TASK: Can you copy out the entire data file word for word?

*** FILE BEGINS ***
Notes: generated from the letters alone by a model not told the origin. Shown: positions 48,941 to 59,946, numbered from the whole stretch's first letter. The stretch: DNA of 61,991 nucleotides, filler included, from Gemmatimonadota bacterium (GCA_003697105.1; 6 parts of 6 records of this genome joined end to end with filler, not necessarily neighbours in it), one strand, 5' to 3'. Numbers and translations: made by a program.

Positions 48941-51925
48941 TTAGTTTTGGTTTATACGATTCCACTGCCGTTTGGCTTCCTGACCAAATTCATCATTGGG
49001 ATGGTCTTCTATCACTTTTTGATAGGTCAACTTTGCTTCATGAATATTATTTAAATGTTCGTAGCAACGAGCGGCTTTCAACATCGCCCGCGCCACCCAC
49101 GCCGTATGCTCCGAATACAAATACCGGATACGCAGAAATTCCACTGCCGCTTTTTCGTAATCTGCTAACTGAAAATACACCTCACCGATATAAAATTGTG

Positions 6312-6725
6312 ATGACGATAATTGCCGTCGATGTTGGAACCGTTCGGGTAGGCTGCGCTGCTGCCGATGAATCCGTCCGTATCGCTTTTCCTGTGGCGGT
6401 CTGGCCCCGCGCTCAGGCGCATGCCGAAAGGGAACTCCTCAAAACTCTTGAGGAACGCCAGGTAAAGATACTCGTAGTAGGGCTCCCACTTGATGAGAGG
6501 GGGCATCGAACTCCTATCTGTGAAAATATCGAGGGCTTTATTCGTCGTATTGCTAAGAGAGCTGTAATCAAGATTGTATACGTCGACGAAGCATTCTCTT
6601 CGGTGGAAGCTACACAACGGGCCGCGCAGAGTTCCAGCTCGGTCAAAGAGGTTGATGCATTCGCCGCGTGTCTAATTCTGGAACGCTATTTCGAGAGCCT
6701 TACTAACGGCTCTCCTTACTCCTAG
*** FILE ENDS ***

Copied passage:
Notes: generated from the letters alone by a model not told the origin. Shown: positions 48,941 to 59,946, numbered from the whole stretch's first letter. The stretch: DNA of 61,991 nucleotides, filler included, from Gemmatimonadota bacterium (GCA_003697105.1; 6 parts of 6 records of this genome joined end to end with filler, not necessarily neighbours in it), one strand, 5' to 3'. Numbers and translations: made by a program.

Positions 48941-51925
48941 TTAGTTTTGGTTTATACGATTCCACTGCCGTTTGGCTTCCTGACCAAATTCATCATTGGG
49001 ATGGTCTTCTATCACTTTTTGATAGGTCAACTTTGCTTCATGAATATTATTTAAATGTTCGTAGCAACGAGCGGCTTTCAACATCGCCCGCGCCACCCAC
49101 GCCGTATGCTCCGAATACAAATACCGGATACGCAGAAATTCCACTGCCGCTTTTTCGTAATCTGCTAACTGAAAATACACCTCACCGATATAAAATTGTG

Positions 6312-6725
6312 ATGACGATAATTGCCGTCGATGTTGGAACCGTTCGGGTAGGCTGCGCTGCTGCCGATGAATCCGTCCGTATCGCTTTTCCTGTGGCGGT
6401 CTGGCCCCGCGCTCAGGCGCATGCCGAAAGGGAACTCCTCAAAACTCTTGAGGAACGCCAGGTAAAGATACTCGTAGTAGGGCTCCCACTTGATGAGAGG
6501 GGGCATCGAACTCCTATCTGTGAAAATATCGAGGGCTTTATTCGTCGTATTGCTAAGAGAGCTGTAATCAAGATTGTATACGTCGACGAAGCATTCTCTT
6601 CGGTGGAAGCTACACAACGGGCCGCGCAGAGTTCCAGCTCGGTCAAAGAGGTTGATGCATTCGCCGCGTGTCTAATTCTGGAACGCTATTTCGAGAGCCT
6701 TACTAACGGCTCTCCTTACTCCTAG